How Ditching Technology Helped Me Get Things Done
When I had my baby and went on maternity leave, my new existence initially felt off-kilter, like I was missing a limb. For my whole adult life, I'd sat at a desk with a keyboard and a monitor for a minimum of five days a week in the fluorescent-lit offices of large, brand name global corporations. I struck big deals with slick negotiations, I managed global technical and editorial teams and I orchestrated some fairly complicated operations in my day. I was like, kind of a big deal, I thought.
I felt lucky to be employed in such a comfortable way, and I didn't understand how anyone could be satisfied differently. Oddly, the one thing of my old life I'd missed while on maternity leave was the familiar stance of sitting in front of a computer all day.
I anticipated my return to work as if it would solve everything and life would return to normal. The house would be neat and I would be well-rested and everything and everyone would be back on schedule, tucked neatly within the realm of calendars and obligations.
It would just have to work out that way for me, because women work and they have babies, and they have to function in an orderly manner, right? Isn't that the way working moms exist, comfortably on schedule, well-organized, methodical and tidy and relaxed and happy?
Ha ha ha. I know. That whole charade. I'd like to know who started that rumor. It's something, isn't it?
And then, less than a month after I returned to work from maternity leave, I was laid off.
Life Is Messy
Even though I had a baby girl to take care of, every day when I woke up I was haunted by this feeling that I should be doing something. By the looks of our living quarters, I'm sure my husband was haunted by the feeling that I should be doing something.
I used to think that constant computer usage was my destiny. So even after being laid off, I would find myself mysteriously drawn to the computer in between feedings and diaper changes. I couldn't even tell you what I was doing. My friends would assure you that I wasn't keeping in touch, and my blog would say the same.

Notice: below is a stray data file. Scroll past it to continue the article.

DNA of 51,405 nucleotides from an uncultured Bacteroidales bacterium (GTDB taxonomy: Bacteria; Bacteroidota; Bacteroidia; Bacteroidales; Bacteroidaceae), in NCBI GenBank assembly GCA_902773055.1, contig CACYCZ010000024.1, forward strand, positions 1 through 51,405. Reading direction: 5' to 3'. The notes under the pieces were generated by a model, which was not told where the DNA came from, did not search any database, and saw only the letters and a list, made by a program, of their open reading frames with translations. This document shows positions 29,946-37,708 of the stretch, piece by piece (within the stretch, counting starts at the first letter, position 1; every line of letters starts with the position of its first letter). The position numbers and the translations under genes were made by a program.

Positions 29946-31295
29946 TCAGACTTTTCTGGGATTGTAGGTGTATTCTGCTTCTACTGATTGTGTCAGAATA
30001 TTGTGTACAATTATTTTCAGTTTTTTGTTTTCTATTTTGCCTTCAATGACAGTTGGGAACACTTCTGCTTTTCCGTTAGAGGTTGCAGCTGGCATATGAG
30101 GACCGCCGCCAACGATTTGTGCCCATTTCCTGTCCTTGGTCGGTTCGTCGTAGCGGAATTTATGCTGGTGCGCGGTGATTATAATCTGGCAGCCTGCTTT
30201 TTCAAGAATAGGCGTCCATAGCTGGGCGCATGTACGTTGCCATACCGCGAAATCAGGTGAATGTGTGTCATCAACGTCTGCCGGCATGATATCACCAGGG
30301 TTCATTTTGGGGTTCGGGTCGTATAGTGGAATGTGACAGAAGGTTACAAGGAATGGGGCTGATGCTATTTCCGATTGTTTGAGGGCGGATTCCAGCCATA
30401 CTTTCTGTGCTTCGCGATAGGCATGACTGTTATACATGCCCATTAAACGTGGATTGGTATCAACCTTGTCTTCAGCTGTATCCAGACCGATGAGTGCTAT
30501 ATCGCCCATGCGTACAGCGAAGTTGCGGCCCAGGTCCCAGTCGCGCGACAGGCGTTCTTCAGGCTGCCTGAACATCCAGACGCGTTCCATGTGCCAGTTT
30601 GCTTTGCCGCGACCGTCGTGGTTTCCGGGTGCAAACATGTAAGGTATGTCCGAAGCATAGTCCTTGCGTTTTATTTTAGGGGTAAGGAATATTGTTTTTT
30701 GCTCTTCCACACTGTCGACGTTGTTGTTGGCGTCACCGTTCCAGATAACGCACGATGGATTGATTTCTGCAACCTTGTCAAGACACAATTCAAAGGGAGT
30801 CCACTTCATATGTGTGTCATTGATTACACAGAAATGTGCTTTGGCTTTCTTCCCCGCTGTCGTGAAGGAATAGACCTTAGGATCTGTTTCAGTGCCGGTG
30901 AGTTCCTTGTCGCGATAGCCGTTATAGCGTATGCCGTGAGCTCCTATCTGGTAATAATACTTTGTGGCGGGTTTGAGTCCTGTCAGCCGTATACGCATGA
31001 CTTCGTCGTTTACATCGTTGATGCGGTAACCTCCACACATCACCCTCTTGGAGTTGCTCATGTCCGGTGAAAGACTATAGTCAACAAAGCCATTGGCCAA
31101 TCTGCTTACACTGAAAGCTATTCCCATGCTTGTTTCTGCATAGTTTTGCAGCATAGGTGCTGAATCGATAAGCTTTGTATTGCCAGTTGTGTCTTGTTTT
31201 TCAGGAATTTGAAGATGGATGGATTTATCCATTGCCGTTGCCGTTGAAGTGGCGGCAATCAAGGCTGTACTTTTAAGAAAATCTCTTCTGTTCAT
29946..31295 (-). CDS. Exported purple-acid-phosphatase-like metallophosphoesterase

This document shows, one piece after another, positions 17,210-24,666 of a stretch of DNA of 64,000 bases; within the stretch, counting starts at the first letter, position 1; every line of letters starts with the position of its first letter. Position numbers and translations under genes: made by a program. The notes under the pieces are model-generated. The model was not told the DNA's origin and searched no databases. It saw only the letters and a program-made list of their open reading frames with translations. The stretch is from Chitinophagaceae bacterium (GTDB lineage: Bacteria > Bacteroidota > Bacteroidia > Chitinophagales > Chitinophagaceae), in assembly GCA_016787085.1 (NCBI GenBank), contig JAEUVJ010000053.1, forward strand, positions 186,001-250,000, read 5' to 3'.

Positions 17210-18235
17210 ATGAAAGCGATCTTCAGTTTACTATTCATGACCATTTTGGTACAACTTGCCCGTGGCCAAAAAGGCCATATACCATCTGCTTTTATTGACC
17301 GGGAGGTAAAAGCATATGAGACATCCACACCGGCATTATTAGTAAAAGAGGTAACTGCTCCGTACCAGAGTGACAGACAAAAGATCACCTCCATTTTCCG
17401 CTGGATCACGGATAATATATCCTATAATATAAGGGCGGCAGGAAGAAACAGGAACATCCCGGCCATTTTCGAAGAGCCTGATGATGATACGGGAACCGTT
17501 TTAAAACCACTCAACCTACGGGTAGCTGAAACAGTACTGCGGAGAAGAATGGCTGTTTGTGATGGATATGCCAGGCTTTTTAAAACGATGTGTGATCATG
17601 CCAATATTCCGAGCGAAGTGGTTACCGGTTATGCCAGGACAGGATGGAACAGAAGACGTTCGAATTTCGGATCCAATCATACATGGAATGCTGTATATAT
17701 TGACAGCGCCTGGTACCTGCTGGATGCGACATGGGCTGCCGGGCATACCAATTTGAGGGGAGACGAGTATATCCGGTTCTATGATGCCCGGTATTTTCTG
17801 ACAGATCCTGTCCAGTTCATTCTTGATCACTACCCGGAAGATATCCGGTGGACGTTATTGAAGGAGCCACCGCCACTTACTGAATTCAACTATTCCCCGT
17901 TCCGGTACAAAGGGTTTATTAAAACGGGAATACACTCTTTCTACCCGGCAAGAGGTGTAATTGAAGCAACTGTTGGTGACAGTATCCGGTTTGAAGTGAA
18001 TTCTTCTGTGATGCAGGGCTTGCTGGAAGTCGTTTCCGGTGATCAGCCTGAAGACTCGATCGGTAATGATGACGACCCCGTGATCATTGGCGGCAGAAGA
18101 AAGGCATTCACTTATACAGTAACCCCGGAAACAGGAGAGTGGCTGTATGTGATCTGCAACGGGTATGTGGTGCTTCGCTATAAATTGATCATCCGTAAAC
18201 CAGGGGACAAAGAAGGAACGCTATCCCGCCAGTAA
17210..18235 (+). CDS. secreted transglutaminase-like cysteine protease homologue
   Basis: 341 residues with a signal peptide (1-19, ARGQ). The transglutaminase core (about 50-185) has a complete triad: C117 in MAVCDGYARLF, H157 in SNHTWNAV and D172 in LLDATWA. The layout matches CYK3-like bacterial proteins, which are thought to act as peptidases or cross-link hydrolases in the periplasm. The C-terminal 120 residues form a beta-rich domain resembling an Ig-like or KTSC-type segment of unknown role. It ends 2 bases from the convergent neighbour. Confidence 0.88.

A few months later, between giggles and snuggles with my cutie patootie baby cakes, I realized that rotting in front of a machine wasn't my destiny; it was a bad habit. I am now well aware that there's more to life than plopping my butt in front of a screen every waking moment of every day.
Time for Life to Catch Up With Reality
Epiphanies aside, I'm skilled at organizing myself digitally. Pen and paper? Not so much. My office persona had used an online calendar for everything. I kept my to-do lists and schedules in Word format, Excel spreadsheets and Google docs. Grocery lists, packing lists, housekeeping schedules - all were kept on my computer.
Then we had an internet outage, which meant no computer to seize my time and attention. I had no choice but to begin keeping my to-do list the old fashioned way: on paper. I stuck to my list and systematically checked off the items as I completed them. I was suddenly more productive than ever.
Recently I found a list I'd written on paper during this tubeless period. I transcribed it here verbatim:
What I accomplished today with no internet
1. Established March goals
2. Sterilized the fridge
3. Wrote a blog post. *irony
4. Went to the gym
It made me realize that post lay-off, I had been floundering around in front of a computer, hanging onto a digital way of life that no longer applied to me. When our internet connection was healthy, I would pull up my to-do list and immediately become distracted by email, Facebook, the weather, The Onion, you name it. Completing the items on my list was a crap shoot, depending on how gripping the internet was that day.
Once I finally came to terms with the fact that my current life is very much an analog existence, it was time to organize myself offline. I repurposed an old work notebook and found the first clean page. Since then, I've begun the nightly ritual of sitting down with my notebook before bed and penning the next day's list.
Old Habits Die Hard
I still fall off the wagon some days when I loll in front of the computer and have a hard time getting things done. I've realized that the solution is to continually return to my paper to-do list. When an item calls for computer use, I set a timer for an appropriate amount of time to keep myself on task.
I'm hoping to morph my paper organization system into something more cohesive and masterful than a simple daily list. In the meantime, announcing to myself that my real life occurs, not on a computer or on paper -- but on my living room floor -- is revolutionary enough for me.
Katie Morton is the founder of The Monarch Company. Get a FREE copy of her eBook, 10 Steps to a Blissful You, to get started on developing extraordinary willpower for life.
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